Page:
Leaders[edit]

Executive Director of Social Security Board

  • Frank Bane (1935-1938)

Chairmen of Social Security Board

Headquarters[edit]

SSA was one of the first federal agencies to have its national headquarters outside of Washington, D.C., or its adjacent suburbs. It was located in Baltimore initially due to the need for a building that was capable of holding the unprecedented amount of paper records that would be needed. Nothing suitable was available in Washington in 1936, so the Social Security Board selected the Candler Building on Baltimore's harbor as a temporary location. Soon after locating there, construction began on a permanent building for SSA in Washington that would meet their requirements for record storage capacity. However, by the time the new building was completed, World War II had started, and the building was commandeered by the War Department. By the time the war ended, it was judged too disruptive to relocate the agency to Washington. The Agency remained in the Candler Building until 1960, when it relocated to its newly built headquarters in Woodlawn.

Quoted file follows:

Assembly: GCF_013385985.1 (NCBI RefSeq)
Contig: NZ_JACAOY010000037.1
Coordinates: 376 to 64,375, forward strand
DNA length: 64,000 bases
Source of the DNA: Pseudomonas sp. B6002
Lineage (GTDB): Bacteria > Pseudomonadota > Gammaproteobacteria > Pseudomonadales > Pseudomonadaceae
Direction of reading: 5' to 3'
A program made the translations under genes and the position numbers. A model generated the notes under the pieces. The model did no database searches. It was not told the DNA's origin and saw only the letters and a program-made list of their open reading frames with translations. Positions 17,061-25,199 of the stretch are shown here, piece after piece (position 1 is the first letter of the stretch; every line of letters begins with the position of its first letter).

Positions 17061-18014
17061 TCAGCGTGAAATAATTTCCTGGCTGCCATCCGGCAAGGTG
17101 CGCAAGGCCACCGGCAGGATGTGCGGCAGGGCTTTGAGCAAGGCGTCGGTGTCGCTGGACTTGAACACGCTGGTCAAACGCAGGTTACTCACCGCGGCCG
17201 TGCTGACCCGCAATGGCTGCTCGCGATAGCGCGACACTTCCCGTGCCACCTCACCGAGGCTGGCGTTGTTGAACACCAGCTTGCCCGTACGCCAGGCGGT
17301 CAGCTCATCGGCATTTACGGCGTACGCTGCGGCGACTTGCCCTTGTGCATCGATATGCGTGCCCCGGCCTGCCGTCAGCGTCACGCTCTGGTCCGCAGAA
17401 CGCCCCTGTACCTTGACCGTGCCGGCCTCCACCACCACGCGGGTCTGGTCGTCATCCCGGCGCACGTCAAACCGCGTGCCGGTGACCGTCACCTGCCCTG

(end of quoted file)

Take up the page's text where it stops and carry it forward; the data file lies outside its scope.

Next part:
The road on which the headquarters is located, built especially for SSA, is named Security Boulevard (Route 122) and has since become one of the major arteries connecting Baltimore with its western suburbs. Security Boulevard is also the name of SSA's exit from the nearby Baltimore Beltway (Interstate 695). A nearby shopping center has been named Security Square Mall, and Woodlawn is often referred to informally as "Security." Interstate 70, which runs for thousands of miles from Utah to Maryland, terminates in a Park and Ride lot that adjoins the SSA campus.

Due to space constraints and ongoing renovations, many headquarters employees work in leased space throughout the Woodlawn area. Other SSA components are located elsewhere. For example, the headquarters (also known as Central Office) of SSA's Office of Disability Adjudication and Review is located in Falls Church, Virginia.

Coverage[edit]

SSA's coverage under the Social Security Acts originally extended to nearly all workers in the continental U.S. and the territories of Alaska, Hawaii, Guam and the Commonwealth of the Northern Marianas Islands below the age of 65. All workers in interstate commerce and industry were required to enter the program, except railroad, state and local government workers. In 1939, the age restriction for entering Social Security was eliminated.

Railroad workers were covered by the Railroad Retirement Board before Social Security was founded. Today, they still are, though a portion of each railroad pension is designated as "equivalent" to Social Security. Railroad workers also participate in Medicare.